*topology*than the one you started with. (For example, if you start with a ball of Silly Putty and only squish it continuously, you won't ever get a doughnut shape, because poking your finger through the middle is a*discontinuous*change. A ball and a doughnut have different topologies.)When there are configurations in your quantum mechanical theory that are topologically different in a way that depends on time, those are called different "instanton sectors". So the sum over histories has to include both a continuous integral (over configurations with the same topology) and a discrete sum (over the different possible topologies). Including the discrete sum can lead to important changes in the answer.

In our case, the "gauged linear sigma model" means that there is something like an electromagnetic field; describing that field means putting a bunch of little "vector arrows" on the string worldsheet. When those vectors are arranged to swirl around in vortices, configurations with different numbers of vortices turn out to have different topologies. (I should really have a picture to illustrate that, but I haven't made one yet.) And because one of the directions on the string worldsheet is time, these configurations are called "worldsheet instantons".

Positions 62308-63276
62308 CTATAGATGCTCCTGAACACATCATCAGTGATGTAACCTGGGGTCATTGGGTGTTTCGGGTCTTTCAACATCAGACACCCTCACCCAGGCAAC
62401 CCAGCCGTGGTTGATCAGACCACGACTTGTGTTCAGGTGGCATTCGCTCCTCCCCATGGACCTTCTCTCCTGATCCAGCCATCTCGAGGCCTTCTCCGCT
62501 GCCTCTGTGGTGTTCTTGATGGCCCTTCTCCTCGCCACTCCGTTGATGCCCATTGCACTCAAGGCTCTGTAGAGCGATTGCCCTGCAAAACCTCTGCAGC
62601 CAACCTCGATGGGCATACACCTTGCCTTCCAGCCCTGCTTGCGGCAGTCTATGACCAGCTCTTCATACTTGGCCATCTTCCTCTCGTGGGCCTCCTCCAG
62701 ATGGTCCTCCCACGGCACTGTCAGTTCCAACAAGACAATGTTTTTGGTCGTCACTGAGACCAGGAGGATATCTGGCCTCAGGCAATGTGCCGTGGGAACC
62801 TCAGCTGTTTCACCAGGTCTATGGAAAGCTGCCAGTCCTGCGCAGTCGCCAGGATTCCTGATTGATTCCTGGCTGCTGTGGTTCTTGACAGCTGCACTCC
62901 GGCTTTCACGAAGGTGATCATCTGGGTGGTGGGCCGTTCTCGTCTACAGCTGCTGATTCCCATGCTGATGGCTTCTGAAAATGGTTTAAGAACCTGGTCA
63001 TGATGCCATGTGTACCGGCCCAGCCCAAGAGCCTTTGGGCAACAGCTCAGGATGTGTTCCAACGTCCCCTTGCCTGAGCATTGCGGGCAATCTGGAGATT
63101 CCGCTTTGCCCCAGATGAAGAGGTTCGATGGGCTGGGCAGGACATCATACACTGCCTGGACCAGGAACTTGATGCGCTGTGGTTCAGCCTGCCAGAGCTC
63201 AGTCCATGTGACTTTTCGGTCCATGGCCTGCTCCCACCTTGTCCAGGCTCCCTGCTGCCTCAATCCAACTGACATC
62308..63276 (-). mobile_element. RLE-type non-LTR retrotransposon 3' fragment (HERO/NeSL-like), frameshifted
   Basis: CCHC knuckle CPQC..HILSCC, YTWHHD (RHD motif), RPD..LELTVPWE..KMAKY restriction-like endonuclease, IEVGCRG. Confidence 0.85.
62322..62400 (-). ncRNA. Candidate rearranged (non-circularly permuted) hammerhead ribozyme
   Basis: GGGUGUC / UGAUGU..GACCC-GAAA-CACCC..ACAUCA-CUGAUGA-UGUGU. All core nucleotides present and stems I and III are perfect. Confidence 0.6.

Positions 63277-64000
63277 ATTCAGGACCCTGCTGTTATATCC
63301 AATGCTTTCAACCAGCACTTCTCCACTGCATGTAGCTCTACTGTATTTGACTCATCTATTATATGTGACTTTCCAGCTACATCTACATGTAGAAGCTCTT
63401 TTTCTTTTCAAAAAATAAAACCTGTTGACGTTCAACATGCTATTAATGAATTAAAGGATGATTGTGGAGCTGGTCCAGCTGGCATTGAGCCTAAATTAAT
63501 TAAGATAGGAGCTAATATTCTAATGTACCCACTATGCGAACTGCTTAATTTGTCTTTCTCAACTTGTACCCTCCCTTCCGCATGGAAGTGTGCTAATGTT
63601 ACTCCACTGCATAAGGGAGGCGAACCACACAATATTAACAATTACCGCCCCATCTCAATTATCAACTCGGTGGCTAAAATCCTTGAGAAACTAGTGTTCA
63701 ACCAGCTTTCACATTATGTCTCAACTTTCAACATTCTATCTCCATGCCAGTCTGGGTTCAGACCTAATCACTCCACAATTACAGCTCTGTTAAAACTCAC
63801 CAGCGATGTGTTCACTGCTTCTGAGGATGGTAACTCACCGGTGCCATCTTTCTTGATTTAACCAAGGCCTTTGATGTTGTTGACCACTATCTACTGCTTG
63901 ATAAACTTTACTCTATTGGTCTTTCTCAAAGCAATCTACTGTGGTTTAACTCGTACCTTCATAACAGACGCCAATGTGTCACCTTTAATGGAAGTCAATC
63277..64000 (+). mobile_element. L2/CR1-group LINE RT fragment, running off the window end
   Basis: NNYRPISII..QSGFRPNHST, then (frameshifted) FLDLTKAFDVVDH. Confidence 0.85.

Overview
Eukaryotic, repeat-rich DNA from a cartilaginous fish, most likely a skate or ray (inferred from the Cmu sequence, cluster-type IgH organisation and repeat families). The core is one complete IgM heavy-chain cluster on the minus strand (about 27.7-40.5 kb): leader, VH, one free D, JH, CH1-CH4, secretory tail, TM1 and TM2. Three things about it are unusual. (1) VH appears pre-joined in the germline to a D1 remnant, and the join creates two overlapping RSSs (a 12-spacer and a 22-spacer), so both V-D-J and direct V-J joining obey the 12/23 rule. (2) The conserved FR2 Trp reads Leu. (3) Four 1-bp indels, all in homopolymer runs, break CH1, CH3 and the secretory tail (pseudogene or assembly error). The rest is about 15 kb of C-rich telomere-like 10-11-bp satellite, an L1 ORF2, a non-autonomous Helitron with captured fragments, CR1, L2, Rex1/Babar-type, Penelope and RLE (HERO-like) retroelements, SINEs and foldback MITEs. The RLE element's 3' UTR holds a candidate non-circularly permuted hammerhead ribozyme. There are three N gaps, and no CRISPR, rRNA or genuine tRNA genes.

Once we included the sum over those instanton configurations, we found that the "shape" of the solution was changed. In particular, we discovered that the shape was different depending on the intensity of the "torsion"! And we were able to find at least an approximation to the explicit form of that corrected solution. It turns out to show features that do indicate that it is "sitting at a specific point", but at a point in this "torsion strength" degree of freedom rather than at a point around the circle.

I have always been interested in how "T-dual coordinates" like the torsion strength work, and I think our results help to give some insight into them. Hopefully, we and others will find that having the correct solution for string theory will answer other questions as well.

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Copyright © 2005-11 by Steuard Jensen.